As the red curtain rose at IU Cinema, the screen showed a crowd at the National Theatre in London preparing to watch a live performance of “War Horse” starring a marionette horse.
Sunday evening, the IU Cinema presented National Theatre Live’s production of “War Horse,” a performance art piece that is played from the theater in London to cinemas across the country.
The show was performed with actors and a horse that was created by the Handstring Puppet Company in England, controlled by three puppeteers who move the horse in realistic ways.
IU Cinema director Jon Vickers said the puppet’s movements are very convincing and the object has a distinct personality given to it by the puppeteers.
Sunday’s performance of “War Horse” is a Broadway production based on a book by Michael Morpurgo and follows the life of a young horse from Ireland as he is sold to various owners and serves in World War I. The play won the Tony award for “Best Play” in 2011, along with six other awards. The story was also adapted into a 2011 film directed by Steven Spielberg.
National Theater Live is a popular theater group in London that has expanded to bring performing arts to a cinema audience, making it cheaper and more accessible, Vickers said.
To do this, they allow their performances to be played in cinemas, sometimes streamed live.
When the IU Cinema began showing these performances a year and a half ago, it became the second venue in the state of Indiana to host them. The only other venue was the cinema at Notre Dame, where Vickers worked before coming to IU.
“There has been a desire to bring this to IU and the IU Cinema,” Vickers said. “We resisted for a while because we wanted to be mainly focused on film, but there was a need in the community to do this.”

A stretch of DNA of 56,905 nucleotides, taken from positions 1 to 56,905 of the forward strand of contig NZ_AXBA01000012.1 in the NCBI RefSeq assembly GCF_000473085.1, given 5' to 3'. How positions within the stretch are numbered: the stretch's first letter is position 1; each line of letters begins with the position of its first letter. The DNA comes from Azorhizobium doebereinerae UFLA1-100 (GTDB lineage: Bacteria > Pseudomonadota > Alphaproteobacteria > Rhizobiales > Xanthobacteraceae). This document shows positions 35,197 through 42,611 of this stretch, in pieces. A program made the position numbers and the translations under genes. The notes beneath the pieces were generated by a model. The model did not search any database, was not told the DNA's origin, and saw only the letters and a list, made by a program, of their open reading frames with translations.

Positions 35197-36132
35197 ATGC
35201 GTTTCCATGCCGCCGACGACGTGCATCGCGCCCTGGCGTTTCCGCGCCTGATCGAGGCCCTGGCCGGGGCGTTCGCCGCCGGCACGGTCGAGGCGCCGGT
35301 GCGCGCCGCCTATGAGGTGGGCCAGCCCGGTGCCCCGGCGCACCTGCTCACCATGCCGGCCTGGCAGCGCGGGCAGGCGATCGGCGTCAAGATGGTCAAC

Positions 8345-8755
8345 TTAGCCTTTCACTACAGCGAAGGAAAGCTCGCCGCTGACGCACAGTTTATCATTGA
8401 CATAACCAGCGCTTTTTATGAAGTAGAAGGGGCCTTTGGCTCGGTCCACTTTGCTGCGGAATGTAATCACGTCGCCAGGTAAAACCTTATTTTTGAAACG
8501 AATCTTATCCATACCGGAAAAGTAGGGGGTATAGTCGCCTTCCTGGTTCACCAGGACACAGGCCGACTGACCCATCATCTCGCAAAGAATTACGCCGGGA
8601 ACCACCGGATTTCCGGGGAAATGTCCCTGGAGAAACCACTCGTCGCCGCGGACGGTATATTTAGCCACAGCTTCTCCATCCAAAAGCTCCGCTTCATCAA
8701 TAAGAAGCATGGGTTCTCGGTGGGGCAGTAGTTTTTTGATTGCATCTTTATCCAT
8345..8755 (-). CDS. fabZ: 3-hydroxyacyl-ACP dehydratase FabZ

Vickers said the cinema had been getting a lot of emails from students and faculty from the theater department who wanted to include tzhese programs and offer them on campus.
Coming from Notre Dame, where the films have been wildly successful, Vickers decided to add them to the cinema’s programming.
The program has been met with a lot of success, Vickers said.
People traveled from neighboring states including Ohio, Illinois and Kentucky to see the performance.
The programs haven’t been widely adopted around the country.
English professors De Witt Kilgore and Ranu Samantrai brought their two children to see the performance because of their love of IU Cinema and the National Theatre in London, where they have attended performances many times, Kilgore said.
“Bloomington used to be a place that didn’t have a venue to see independent cinema,” he said. “The big chains have been spotty at best. IU Cinema has put Bloomington on the map.”
Kilgore has lived in Bloomington since 1996 and said he sees these performances as a great addition to the community.
Since the Cinema began its live performances, Indianapolis has begun to show performance pieces at the Keystone Art Cinema, becoming the third venue in Indiana.
Previous live performances have included the Shakespeare plays “Othello,” “Macbeth” and “Coriolanus” and other genres such as comedy, drama and tragedy.
The Cinema is still waiting to hear from National Theatre Live about next semester’s performances, but it tries to include at least one a
“This has been a successful program for us and we intend to continue it,” Vickers said.